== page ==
Henley Royal Regatta – Not As Good As It Was Since 1840

Preparing for the Henley of 1938. The text says that the total value of the boats at the regatta was £13,000.

28 June 2022

By Tim Koch

Tim Koch looks forwards by looking backwards.

The 2022 Henley Royal Regatta starts today, Tuesday, 28 June. Last year’s COVID-affected smaller and simpler Regatta had such apparent blasphemies as big video screens where the boat tents should be and pizzas on sale in a corner of the Stewards’ Enclosure. It drew curmudgeonly remarks from a few who seemed oblivious to the fact that, in 2021, it was Henley Lite or nothing. However, complaining about Henley Regatta is nothing new and it no doubt started at the second Henley in 1840. Thankfully though, this year’s Royal is stressing “Traditional venue layout and entry” and it notes that: 

After being cancelled in 2020 for the first time outside of the World Wars, and hosting an event last August constrained by COVID, the Regatta is back in its traditional place in the summer season for the first time since 2019…

Entries closed… with 739 crews from 17 nations (including Great Britain) registered, beating the previous record of 660 in 2019. There are 172 international entries, with 66 from the USA and 37 from Australia – all records too.  

The full list of entries is here.

A conservative who made radical changes to an ailing regatta – the then chairman, Peter Coni (right), pictured in 1980 with legendary Harvard coach, Harry Parker (left).

With a growing number of events and races, the Stewards had already decided to add an extra day to the Regatta – extending from five to six and so beginning on the Tuesday of Henley Week. Chairman Sir Steve Redgrave explained:

One of the reasons for going to six days was to ease the pressure of long racing days on our volunteers… But because of the scale of the Open entry this year, we’ve had to expand a lot of the events beyond the prescribed number we normally have, so that extra day is vital as there will still be a full schedule.

As I have stated many times before, an event like Henley must change if it is to appear to stay the same – and indeed, to survive at all. No one and nothing can hold out against sporting, social and economic developments in the wider world (though, hopefully, pizzas will not return to the Stewards’ Enclosure).

However, as the following archive pictures illustrate, however much Henley does change, it still manages to retain its special character.


My jokey addition of a voice bubble will no doubt be taken seriously by certain corners of the Internet. Picture: Facebook/@henleyroyalregatta
The present Stewards’ Enclosure did not begin until 1919 but there were several other private enclosures before then. This is one of them c.1900.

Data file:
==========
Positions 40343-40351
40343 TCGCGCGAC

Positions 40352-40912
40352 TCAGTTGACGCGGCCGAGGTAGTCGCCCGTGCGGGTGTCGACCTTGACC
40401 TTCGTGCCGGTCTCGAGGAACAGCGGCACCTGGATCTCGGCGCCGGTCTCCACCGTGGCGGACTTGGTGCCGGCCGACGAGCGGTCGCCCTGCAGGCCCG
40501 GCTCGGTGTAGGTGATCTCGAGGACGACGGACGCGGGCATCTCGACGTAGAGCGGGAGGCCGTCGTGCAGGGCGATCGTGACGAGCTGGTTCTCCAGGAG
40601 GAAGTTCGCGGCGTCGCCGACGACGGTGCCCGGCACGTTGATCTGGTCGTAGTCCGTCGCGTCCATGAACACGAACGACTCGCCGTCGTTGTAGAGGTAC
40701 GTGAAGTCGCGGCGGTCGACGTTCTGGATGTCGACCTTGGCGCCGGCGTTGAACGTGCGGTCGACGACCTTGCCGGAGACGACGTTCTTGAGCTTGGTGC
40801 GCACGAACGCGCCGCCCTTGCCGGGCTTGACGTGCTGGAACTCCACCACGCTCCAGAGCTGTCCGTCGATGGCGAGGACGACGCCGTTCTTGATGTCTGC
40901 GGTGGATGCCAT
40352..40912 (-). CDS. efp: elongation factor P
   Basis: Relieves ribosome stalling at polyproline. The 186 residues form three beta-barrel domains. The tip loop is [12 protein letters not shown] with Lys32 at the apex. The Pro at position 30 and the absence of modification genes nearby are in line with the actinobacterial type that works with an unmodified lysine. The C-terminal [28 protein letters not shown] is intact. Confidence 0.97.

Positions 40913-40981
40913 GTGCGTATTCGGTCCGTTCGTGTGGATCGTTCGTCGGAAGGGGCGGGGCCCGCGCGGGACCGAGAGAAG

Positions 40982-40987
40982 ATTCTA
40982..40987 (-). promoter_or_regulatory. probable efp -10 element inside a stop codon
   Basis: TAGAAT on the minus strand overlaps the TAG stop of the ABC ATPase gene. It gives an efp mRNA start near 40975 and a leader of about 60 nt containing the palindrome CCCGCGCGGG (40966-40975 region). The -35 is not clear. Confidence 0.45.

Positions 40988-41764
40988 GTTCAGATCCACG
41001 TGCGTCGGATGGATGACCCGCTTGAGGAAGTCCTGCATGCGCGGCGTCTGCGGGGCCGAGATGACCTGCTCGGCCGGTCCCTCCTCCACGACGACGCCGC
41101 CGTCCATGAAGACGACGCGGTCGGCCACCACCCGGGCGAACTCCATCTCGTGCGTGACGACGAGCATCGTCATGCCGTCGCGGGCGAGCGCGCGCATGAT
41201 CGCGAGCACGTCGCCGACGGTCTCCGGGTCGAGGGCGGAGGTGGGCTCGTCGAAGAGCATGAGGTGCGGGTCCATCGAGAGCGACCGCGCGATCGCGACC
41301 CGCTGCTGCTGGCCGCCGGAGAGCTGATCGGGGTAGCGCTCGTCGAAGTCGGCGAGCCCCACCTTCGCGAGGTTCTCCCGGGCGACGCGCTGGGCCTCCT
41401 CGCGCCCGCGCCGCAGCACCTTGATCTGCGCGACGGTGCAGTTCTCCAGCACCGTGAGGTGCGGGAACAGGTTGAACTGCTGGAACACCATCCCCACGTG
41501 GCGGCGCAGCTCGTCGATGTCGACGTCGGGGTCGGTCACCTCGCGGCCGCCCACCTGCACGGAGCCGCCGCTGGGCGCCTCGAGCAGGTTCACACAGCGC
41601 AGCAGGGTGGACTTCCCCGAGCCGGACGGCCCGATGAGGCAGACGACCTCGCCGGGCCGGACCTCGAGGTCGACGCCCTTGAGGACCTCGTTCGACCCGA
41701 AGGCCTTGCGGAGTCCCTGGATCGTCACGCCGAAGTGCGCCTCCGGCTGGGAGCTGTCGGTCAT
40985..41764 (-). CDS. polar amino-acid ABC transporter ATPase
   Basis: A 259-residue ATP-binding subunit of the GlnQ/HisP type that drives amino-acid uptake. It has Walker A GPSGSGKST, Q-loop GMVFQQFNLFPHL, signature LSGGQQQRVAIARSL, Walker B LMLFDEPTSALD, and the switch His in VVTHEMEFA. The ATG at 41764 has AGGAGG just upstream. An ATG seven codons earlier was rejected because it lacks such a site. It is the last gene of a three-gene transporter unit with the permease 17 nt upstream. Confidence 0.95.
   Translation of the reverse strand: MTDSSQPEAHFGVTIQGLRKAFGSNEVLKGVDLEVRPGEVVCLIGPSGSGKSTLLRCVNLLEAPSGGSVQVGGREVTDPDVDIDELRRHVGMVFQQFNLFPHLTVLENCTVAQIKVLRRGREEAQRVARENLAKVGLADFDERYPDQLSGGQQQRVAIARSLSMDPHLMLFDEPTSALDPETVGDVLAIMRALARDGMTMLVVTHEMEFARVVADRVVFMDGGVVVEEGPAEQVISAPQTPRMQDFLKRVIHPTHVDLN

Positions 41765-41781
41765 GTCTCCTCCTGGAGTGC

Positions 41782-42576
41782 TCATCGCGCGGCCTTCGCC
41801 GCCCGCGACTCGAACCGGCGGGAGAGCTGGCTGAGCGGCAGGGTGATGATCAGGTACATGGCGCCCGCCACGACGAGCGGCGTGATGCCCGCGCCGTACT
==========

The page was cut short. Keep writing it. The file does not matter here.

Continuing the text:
Another late-Victorian or Edwardian enclosure.


The boat tents, 1896.
The competitors’ changing tent c.1912. You can almost smell the history.
Stuart High School, USA, in 1968. They went on to win the Princess Elizabeth. The original site of Henley Rowing Club is in the background and the brewery is still very much an industrial unit. Picture: Facebook/@henleyroyalregatta. 
Japan’s Furukawa Electric Rowing Club pictured in 1961. Picture: Facebook/@henleyroyalregatta.
A cox-box 1950s style. Picture: Facebook/@henleyroyalregatta.
Future 1964 Olympic eight gold medal winners Joe and Tom Amlong of Vesper Boat Club competing in the 1963 Silver Goblets. Picture: Facebook/@henleyroyalregatta.
First Trinity, Cambridge, pictured in 1904. As the Hobbs sign in the background indicates, at least some of the boathouses opposite the boat tents were still working buildings.
The final of the 1908 Thames Cup. Wadham College, Oxford, beating Christ Church, Oxford.
The late Beryl Crockford (then Beryl Mitchell) competing in the invitational Women’s Single Sculls event at the 1982 Henley Royal Regatta. Picture: Facebook/@henleyroyalregatta.
London suffering under the weight of a lot of hair, 1972. Picture: Facebook/@henleyroyalregatta. 
In 1953, the Royal Air Force Rowing Club won both the Thames and the Wyfold. Picture: Facebook/@henleyroyalregatta.
Jack Kelly Jnr. entered the Diamonds in 1946, 1947 and 1949, winning in the latter two attempts. Picture: Facebook/@henleyroyalregatta.
Penn bathing post-defeat at Henley in 1900. The family magazine, Black and White, did not seem to have a problem publishing this picture of naked men.


Ready for the 1908 prize-giving.
Mrs Mackenzie presents Magdalen College Boat Club with the 1908 Visitors’.
Mrs Rhodes presenting the prizes in 1909. The original caption claims that she is pictured giving the Grand Challenge Cup to the Belgians.
Redgrave and Holmes with the 1986 Silver Goblets. Picture: Facebook/@henleyroyalregatta.
… any time now.

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